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  • It's easy to tell when someone's not paying attention, but it can be surprisingly tricky to know what truly excellent listening looks like.

  • Behavioral scientists have found that good listening is one of the most important things we can do to improve our relationships, develop our worldview, and potentially even change people's minds.

  • So, what can we do to become better listeners?

  • At its core, listening in a one-on-one conversation is about taking an interest in another person and making them feel understood.

  • There's no universally agreed upon definition of high-quality listening,

  • but some recurring features include attentiveness, conveying understanding, and showing a positive intention towards the speaker.

  • This doesn't mean you can simply go through the motionsresearchers have found that merely smiling and nodding at set intervals doesn't quite work.

  • However, there is something slightly performative about listening in that it's important to show you're doing it.

  • So, in addition to actively attending to a speaker's words,

  • good listeners also use questions and body language that indicate their understanding and their desire to understand.

  • This might feel awkward at first, and what's most effective might depend on your relationship with the speaker.

  • But with time and practice, you can internalize these basic behaviors.

  • So let's say a good friend wants to tell you about an issue they're having with their partner.

  • Before even starting your conversation, remove any distractions in the environment.

  • Turn off the TV, take off your headphones and put your phone awayfar away.

  • One study showed that even the visible presence of a phone made conversations feel less intimate and fulfilling to those involved.

  • Once the conversation begins, one of the most important things you can do is also the most obvioustry not to interrupt.

  • This doesn't mean you need to stay completely silent,

  • but if you do interject, look for natural pauses to ask open-ended questions that benefit the speaker, not just your curiosity.

  • Questions like "What happened next?"or "How did that make you feel?" confirm that you're following the story while also helping the speaker dive deeper into their own thoughts.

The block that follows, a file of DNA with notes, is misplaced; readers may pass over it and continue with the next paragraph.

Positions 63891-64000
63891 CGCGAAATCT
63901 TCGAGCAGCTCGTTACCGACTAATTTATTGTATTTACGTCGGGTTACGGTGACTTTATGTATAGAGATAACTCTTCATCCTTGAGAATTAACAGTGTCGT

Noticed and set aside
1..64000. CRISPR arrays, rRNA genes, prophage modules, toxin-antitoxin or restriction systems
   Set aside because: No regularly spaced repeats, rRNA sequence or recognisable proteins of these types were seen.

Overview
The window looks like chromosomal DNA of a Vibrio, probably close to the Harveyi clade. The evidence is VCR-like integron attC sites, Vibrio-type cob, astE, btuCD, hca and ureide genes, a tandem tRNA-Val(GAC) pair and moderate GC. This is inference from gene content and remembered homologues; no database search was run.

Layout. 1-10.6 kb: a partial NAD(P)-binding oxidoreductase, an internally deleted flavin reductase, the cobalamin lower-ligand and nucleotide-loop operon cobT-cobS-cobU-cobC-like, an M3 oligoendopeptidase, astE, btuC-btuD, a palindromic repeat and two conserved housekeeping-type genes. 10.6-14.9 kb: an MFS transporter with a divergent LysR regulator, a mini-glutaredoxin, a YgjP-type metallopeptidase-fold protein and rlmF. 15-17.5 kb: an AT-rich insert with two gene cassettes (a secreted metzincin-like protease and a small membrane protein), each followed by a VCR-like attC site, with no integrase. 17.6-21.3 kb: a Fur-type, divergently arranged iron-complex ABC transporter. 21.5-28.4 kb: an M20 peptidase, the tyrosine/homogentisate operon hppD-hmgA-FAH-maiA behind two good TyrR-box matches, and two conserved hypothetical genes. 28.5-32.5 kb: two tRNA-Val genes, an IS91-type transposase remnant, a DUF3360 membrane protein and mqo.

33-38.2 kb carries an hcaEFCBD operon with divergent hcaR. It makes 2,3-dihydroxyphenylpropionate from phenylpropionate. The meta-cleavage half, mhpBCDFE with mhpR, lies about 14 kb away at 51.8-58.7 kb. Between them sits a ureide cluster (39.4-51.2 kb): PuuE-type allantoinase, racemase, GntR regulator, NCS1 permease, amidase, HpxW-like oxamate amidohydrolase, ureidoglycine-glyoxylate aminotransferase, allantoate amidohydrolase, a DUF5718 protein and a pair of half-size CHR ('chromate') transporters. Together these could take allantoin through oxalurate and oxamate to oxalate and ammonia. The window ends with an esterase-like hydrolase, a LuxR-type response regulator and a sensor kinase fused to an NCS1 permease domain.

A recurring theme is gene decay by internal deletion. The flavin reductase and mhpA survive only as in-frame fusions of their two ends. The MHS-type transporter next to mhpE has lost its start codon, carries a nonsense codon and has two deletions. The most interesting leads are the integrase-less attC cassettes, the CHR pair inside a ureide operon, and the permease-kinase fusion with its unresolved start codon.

• Another great way to show your understanding is by summarizing what you just heard and asking if you've missed anything.

  • Summaries like this show the speaker that you're truly trying to understand them rather than just waiting for your turn to talk.

  • Speaking of which, while a good conversation requires back and forth,

  • planning out your response while the speaker is talking is a common way to miss what's being said.

  • So try to stay present and if you lose focus, don't be shy about asking the speaker to repeat what you missed.

  • This might feel embarrassing, but asking for clarification actually shows that you're committed to understanding.

  • Finally, don't be afraid of silence.

  • It's okay to ask for a moment to formulate your response and taking a beat to think can help speakers reflect on their speech as well.

  • These might seem like small changes, but together they make a big difference.

  • And when people feel heard, they report more satisfaction, trust, and connection in their relationships.

  • In the workplace, employees who feel heard generally experience less burnout, and perceive the managers who listened to them more favorably.

  • Unfortunately, while it might be easy to listen to some people, it can be hard to muster all this focus and attention if you disagree with or dislike the speaker.

  • But these situations might actually benefit most from your efforts to listen openly.

  • The theory of psychological reactance suggests that trying to force someone to change their mind makes them more likely to defend their point of view.

  • However, recent studies suggest that high-quality listening fosters open-mindedness by creating a non-judgmental and psychologically safe environment.

  • Of course, truly open-minded listening isn't about changing people's minds.

  • Good listening is not the same as agreeing, and conversations don't have to end with a happy resolution.

  • But even during a disagreement, sometimes being heard is enough to start a deeper conversation.

It's easy to tell when someone's not paying attention, but it can be surprisingly tricky to know what truly excellent listening looks like.

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